Competition Brings Us Closer
If you have ever been on a corporate away day and participated in a few team sports, you may remember that feeling of camaraderie with your teammates.
If you have ever been on a corporate away day and participated in a few team sports, you may remember that feeling of camaraderie with your teammates. That annoying guy from finance who never pays your invoices on time may have been there, but for a few hours, you were kindred spirits. Bonding with others in a common cause is in our DNA – it's what made Homo Sapiens come out on top. When we are on our own, we tend toward mediocrity, yet when pushed by those around us we reach for the stars.
Personally, I enjoy competing in endurance obstacle races, and although they are more an internal than external battle, you nevertheless feel a deep bond with those going through the same pain. You drag your body through, up and under the most foreboding of obstacles – all in the name of getting to the finish in the fastest possible time. As a goal in itself, that might not seem so meaningful, but thousands of people put themselves through agony to do it.
In work and life, there are of course more meaningful goals that make more of a difference to others; yet we rarely put as much effort into these as we do on the football pitch, cycle race or morning run. In these circumstances, we push ourselves to the very limit, so why can’t we get ourselves “up” for the other things in our lives?
So here is my question. Is this because when it comes to work and life goals, we find our competitive spirit is slightly lacking?
Let's be honest, when we stand on the start line of a race our adrenaline levels are sky-high and no doubt higher than at the start of a team meeting, but why is this the case? Every meeting is a unique chance to win the hearts and minds of others, yet the goals are more often than not a functional download of information. If you set an ambitious goal (maybe to make everyone in the room smile at least once), it will add more spice to the proceedings.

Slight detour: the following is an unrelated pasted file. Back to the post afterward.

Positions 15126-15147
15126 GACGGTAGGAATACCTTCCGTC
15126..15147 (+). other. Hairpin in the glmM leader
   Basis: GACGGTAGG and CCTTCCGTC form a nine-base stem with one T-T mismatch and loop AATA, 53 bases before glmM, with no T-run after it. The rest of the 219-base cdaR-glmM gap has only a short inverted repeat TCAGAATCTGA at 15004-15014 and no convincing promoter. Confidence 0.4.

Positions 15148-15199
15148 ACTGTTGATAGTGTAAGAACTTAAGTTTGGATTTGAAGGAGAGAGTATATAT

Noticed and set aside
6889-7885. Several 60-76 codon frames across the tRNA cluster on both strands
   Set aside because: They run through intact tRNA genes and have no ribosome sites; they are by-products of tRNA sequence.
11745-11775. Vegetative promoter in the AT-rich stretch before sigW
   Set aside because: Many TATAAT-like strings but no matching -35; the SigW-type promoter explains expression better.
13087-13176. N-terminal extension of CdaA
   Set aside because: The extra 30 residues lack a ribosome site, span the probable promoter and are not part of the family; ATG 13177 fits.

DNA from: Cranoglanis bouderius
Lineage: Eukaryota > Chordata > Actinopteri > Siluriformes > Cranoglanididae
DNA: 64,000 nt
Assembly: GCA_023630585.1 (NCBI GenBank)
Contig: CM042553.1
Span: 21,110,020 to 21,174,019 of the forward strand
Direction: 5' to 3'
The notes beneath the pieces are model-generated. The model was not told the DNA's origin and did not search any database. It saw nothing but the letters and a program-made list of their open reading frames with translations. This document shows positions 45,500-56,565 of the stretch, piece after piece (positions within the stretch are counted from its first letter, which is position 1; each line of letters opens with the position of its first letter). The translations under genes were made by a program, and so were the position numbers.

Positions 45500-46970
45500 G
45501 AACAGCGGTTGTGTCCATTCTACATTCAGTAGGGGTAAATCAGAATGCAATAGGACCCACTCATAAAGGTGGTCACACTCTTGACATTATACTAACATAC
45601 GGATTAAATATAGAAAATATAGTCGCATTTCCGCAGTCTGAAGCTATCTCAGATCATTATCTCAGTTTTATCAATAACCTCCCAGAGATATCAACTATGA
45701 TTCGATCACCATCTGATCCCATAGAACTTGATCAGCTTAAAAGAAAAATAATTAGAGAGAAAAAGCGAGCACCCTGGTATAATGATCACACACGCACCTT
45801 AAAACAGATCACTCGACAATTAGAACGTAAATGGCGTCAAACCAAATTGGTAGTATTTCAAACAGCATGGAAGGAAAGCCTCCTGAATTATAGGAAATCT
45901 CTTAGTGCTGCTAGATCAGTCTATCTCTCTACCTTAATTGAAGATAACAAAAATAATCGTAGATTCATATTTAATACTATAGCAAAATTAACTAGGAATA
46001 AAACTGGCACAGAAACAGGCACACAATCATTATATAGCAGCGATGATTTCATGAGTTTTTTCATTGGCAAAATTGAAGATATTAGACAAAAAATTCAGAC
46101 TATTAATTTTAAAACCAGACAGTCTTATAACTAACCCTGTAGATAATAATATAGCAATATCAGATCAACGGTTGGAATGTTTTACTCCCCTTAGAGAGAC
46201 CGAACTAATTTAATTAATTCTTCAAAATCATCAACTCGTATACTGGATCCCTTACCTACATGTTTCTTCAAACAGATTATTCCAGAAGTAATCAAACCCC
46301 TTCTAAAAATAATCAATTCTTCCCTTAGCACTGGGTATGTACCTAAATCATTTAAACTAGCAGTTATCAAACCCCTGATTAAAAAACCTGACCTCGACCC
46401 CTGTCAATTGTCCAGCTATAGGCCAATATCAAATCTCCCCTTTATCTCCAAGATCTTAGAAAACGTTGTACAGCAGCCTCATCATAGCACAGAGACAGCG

When you are competing with others alongside you, the drive is even more compelling. If you sit down with your sales colleagues at the start of the month and “own” your sales targets, the successes of others will spur you on to greater heights (rather than send you into a spiral of depression about all your near misses). Competing together is significantly more powerful than competing against each other.
The best leaders can get their teams pulling in the same direction, and provide a friendly push that will help ensure individuals achieve the best they can be. If you work in a vacuum, unaware of what people are achieving around you, you will be satisfied with mediocrity. If you are part of a hard-hitting crack team, you won’t want to let yourself or your colleagues down. Some people might call this pressure, but the emotional strength that comes with this competition is well worth the extra stress.
Competition brings us closer – to ourselves and others.
his article was submitted by Nick Day, Managing Director of JGA Recruitment - the leading Payroll, HR & Reward Recruitment Specialists.